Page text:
Photo by George Valdez
Unclean Since 1995 (car windshield)
Everyone’s Tweeting Photos of Police Brutality Thanks to the NYPD’s Failed Hashtag
Twitter is a cool website where you can type any old thing into a box and senpecid it out into the ether for the entire internet to read. Some people use it to joke around, some people use it to be like, “HEY INJUSTICE IS HAPPENING, WHOA #GETINVOLVED” and some people use it in order to roleplay as characters from Sonic the Hedgehog. It’s a lot of fun, especially if you like heated arguments with total strangers.
Large institutions like corporations and government agencies use Twitter too, usually pretty badly. “Hey, we’re a pizza company, send us pictures of you eating our pizza and hashtag them #pizzapics” is an example of a typical lousy tweet from one of these accounts. Generally institutions try to drum up something vague called “social engagement”—basically they want to get people tweeting good stuff about them so other people see those tweets and, I guess, come to think good thoughts about the institution who started the engagement campaign. The New York Police Department was probably thinking they could do one of those social engagement thingies when they launched the hashtag #MyNYPD with this tweet:
What the person running the Twitter account probably failed to realize is that most people’s interactions with the cops fall into a few categories:
1. You are talking to them to get help after you or someone you knew was robbed, beaten, murdered, or sexually assaulted.
2. You are getting arrested.
3. You are getting beaten by the police.
Italian ship Amerigo Vespucci, Departure from Egypt, 1963
student: Yongwon Kwon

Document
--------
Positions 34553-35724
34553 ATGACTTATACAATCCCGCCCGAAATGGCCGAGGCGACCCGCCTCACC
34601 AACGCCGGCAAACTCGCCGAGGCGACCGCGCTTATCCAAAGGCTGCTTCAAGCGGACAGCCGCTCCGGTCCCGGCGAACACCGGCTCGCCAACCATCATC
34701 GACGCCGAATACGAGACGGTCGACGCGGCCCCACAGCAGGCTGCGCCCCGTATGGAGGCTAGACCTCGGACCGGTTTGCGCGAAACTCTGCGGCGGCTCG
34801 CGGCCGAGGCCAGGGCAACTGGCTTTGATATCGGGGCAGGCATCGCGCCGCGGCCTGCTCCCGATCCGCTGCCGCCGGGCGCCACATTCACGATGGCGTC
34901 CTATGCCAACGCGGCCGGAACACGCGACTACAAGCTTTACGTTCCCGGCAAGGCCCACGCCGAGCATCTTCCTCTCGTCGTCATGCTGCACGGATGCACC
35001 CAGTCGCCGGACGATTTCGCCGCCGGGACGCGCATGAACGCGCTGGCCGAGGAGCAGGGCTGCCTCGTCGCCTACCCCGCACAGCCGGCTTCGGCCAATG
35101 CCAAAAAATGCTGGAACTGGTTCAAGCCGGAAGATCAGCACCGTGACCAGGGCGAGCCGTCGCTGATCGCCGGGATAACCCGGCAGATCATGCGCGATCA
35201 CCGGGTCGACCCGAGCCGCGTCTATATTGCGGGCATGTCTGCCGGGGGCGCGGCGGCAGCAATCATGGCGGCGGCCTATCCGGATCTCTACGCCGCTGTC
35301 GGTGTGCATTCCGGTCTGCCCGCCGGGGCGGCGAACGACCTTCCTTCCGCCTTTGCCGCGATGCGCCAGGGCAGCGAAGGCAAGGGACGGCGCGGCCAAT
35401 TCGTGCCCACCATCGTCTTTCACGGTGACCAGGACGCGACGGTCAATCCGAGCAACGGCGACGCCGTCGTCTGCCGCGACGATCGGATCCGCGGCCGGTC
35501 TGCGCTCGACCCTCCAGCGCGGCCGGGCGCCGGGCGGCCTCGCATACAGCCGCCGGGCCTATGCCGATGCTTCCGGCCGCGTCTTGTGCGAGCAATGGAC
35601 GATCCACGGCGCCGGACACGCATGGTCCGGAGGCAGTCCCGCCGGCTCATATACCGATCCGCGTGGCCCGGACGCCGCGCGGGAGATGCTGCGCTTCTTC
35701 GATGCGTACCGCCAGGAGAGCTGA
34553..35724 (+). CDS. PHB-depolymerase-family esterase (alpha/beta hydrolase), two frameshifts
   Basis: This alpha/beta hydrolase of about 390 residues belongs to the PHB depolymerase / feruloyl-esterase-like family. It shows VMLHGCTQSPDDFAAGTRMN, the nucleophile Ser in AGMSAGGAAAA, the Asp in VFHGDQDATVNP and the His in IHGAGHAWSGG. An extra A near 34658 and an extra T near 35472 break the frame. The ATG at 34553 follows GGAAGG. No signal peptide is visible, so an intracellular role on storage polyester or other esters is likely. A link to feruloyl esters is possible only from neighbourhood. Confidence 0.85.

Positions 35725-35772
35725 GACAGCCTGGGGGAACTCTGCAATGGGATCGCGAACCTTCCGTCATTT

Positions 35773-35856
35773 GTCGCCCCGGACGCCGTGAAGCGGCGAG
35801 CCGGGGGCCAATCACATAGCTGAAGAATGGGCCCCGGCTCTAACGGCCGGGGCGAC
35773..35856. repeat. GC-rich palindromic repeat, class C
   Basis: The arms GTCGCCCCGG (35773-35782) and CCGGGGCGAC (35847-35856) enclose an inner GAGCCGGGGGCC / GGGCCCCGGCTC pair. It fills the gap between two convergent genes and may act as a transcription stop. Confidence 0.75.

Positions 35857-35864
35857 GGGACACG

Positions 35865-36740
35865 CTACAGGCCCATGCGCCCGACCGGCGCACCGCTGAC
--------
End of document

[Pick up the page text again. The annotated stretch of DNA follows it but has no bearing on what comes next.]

school: Columbia University (GSAPP)
location: New York
advisor: Christina Goberna (Core Studio 1)
project title: Transforming Swimming Pool
Ken Unsworth. Suspended stone circle II
103 river stones, wire. 400.00 cm diam. overall
by pairing skate lessons and boards with education initiatives, skateistan — a non profit organization that works with the support of local afghan communities — is using skateboarding as a tool of empowerment for more than four hundred afghan kids, many of whom live on the streets.
more than 40 percent of skateistan’s students are female. though girls are banned from riding bikes in afghanistan, skateboarding is novel and remains permissible, and has now become the most popular sport for females in the country.
The world’s longest metro bridge in Novosibirsk, 2145 meters.
Ashlyn Paige, who blogs great things over at The Being Time, writes:
I had the great pleasure to see this photo in person today in Houston. It could be a still from Beasts of the Southern Wild, but it’s really a photograph of Island de Jean Charles in Louisiana by Stacy Kranitz.
See more of Stacy’s work here.
Prolaz, project about the continuous change experienced in the Balkans over the last years. It’s about the complexity of the human condition during the region’s transition toward democracy. It’s a personal view on the tension and the contradiction occurring here.
I started my journey in 2004 from Istanbul, I decided to start from Turkey, to capture the influence of Ottoman Empire in the Balkans.
And continue in subsequent years in different cities and surroundings from Albania, Bosnia, Bucharest, Croatia, Hezegovina, Kosovo, Istanbul, Macedonia, Montenegro, Sofia, Serbia, Skopje, Thessaloniki.
A land of unsure boundaries, where opposites both attract and repel each other. The last decade has violently changed the physical and psychological dimension of these towns, evolving them into a nationalist drama and perhaps the conclusion of an irreversible sense of their own being. Nevertheless, there are vibrant feelings of hope and fear, stemming from the people’s conflicting sense of their cultural heritage.